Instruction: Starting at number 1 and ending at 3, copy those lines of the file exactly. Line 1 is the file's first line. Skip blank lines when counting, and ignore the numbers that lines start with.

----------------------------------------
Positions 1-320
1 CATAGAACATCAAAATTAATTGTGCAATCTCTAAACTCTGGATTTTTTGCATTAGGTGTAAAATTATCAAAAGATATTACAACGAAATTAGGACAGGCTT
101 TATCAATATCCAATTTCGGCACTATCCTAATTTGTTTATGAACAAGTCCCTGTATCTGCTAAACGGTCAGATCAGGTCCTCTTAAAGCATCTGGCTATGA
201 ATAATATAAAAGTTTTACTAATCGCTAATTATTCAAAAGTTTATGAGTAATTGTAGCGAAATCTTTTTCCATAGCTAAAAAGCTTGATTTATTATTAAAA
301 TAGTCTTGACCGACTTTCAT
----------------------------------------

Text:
Positions 1-320
1 CATAGAACATCAAAATTAATTGTGCAATCTCTAAACTCTGGATTTTTTGCATTAGGTGTAAAATTATCAAAAGATATTACAACGAAATTAGGACAGGCTT
101 TATCAATATCCAATTTCGGCACTATCCTAATTTGTTTATGAACAAGTCCCTGTATCTGCTAAACGGTCAGATCAGGTCCTCTTAAAGCATCTGGCTATGA